by Carol Higginbotham, Sciences/Chemistry
Long before chemists had any knowledge of atoms or molecules, people were improving their lives by performing chemical reactions on the materials in their environment. Our ancestors did this when they cooked and preserved their food, and when they fermented foods and beverages. They also did this when they learned to convert fats into soap.
We still use soaps that are produced basically the same way as they always have been, just on an industrial scale.
The recipe is basically this: fat + base = soap. The base can either be commercially prepared lye, or the naturally occurring base that exists in the ashes of campfires. Historically the fats came from animal tallow, although plant oils work just fine.
Producing a basic soap involves little more than boiling the ingredients and then removing excess base and water. Producing fine soap, however, is a craft that requires skill and experience. These high quality products are valuable and marketable.
This market for soap is what recently connected me to, of all places, Afghanistan.
Sarah Chayes was working for National Public Radio (NPR) as a foreign correspondent in Afghanistan after 9/11. But she was drawn away from war reporting. Sarah witnessed the difficulties faced by ordinary Afghans frustrated by government corruption, an economy dependent on the drug trade, an unreliable infrastructure, and the Taliban. In response she and a group of locals organized a cooperative to make soaps by hand, utilizing area agricultural products such as pomegranates. The effort would provide cooperative members with a way to make a living independent of the drug trade. As a Westerner, Sarah could connect the group to markets in the U.S. and Canada. They set up shop near Kandahar and named the cooperative Arghand after the region.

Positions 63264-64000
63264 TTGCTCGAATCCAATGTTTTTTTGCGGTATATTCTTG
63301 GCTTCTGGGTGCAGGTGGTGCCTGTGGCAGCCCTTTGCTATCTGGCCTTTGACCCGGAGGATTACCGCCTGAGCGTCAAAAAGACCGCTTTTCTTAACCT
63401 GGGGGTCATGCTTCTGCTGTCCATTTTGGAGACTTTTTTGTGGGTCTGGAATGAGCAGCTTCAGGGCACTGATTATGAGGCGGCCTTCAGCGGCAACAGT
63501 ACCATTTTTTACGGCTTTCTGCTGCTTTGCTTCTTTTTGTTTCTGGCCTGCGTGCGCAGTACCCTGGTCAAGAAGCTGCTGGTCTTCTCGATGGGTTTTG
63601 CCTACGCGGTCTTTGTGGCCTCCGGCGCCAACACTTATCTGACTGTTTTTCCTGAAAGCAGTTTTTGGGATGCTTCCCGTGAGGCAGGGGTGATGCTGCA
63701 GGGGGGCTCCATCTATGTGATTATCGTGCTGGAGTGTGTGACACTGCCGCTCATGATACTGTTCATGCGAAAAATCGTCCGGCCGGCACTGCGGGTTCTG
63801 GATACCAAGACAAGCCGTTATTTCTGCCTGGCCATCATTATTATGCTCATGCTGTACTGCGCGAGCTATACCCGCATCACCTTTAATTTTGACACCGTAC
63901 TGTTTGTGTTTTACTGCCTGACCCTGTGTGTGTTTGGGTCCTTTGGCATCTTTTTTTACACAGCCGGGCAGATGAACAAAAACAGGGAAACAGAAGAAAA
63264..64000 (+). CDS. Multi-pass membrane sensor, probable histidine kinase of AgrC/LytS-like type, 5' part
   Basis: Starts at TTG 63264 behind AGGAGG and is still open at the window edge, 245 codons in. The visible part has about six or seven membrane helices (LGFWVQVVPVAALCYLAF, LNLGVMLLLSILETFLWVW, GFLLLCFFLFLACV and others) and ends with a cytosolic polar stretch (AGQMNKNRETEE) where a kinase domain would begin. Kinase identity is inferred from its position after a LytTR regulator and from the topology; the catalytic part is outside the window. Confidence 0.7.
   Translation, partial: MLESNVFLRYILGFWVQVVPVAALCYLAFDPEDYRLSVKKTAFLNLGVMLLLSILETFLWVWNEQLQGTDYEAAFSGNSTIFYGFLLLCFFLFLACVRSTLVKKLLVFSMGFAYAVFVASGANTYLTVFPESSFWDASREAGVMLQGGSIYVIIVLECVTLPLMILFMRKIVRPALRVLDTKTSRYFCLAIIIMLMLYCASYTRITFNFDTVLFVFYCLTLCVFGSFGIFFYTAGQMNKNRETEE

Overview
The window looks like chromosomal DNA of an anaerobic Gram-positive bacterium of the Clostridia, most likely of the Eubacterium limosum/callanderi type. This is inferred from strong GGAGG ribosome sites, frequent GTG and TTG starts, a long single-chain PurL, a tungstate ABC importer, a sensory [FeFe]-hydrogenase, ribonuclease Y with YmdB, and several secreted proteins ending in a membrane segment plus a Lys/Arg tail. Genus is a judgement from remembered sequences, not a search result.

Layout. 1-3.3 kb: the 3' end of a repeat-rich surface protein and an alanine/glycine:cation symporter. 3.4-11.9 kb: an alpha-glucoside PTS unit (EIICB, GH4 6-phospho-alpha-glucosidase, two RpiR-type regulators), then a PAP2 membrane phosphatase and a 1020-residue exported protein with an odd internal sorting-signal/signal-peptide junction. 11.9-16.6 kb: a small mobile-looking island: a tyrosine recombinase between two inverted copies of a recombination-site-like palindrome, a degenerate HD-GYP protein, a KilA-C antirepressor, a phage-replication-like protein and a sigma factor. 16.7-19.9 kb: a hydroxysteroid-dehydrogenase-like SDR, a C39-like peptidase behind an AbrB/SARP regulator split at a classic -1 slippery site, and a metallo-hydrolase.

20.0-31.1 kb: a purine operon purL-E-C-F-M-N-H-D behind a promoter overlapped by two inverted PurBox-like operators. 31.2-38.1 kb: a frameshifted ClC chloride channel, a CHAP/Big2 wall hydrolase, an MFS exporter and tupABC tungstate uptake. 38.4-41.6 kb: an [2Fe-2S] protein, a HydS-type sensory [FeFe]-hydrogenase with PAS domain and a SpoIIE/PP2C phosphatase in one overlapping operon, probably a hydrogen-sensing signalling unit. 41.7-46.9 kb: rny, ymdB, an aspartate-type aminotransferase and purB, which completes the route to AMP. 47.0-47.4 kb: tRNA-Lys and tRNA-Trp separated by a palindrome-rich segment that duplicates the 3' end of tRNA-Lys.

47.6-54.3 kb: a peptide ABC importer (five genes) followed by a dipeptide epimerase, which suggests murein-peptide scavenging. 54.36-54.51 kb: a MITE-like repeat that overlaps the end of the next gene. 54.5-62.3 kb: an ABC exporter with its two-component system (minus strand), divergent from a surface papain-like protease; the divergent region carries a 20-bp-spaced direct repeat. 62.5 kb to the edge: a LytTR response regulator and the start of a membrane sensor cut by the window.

Arghand had been operating for a while when I heard about them. My curiosity led me to the web, where I read dispatches from Sarah and discovered the types of support they needed. I was a bit surprised to see they were asking for consultation with a chemist. I knew I didn’t know all that much about soap, but I wrote an email to inquire. Sarah herself wrote me back.
The cooperative was having difficulty with the natural dyes that color their product. The soaps were colored with pomegranate, a gorgeous red that unfortunately was fading with time. I guessed that the problems were likely due to oxidation or exposure to ultraviolet light. We found some natural products reported to contain antioxidants, and they added them into their recipe. It seemed to work.
This connection, though transitory, has stayed with me. When I read news stories or see video from Afghanistan I am invariably thinking of the cooperative, and of the regular people there who are struggling to make a living in that harsh situation. I am grateful I had the opportunity to make a contribution, however small. And I am grateful there are people like Sarah who are able to both see what needs to happen and to take up the charge and do it.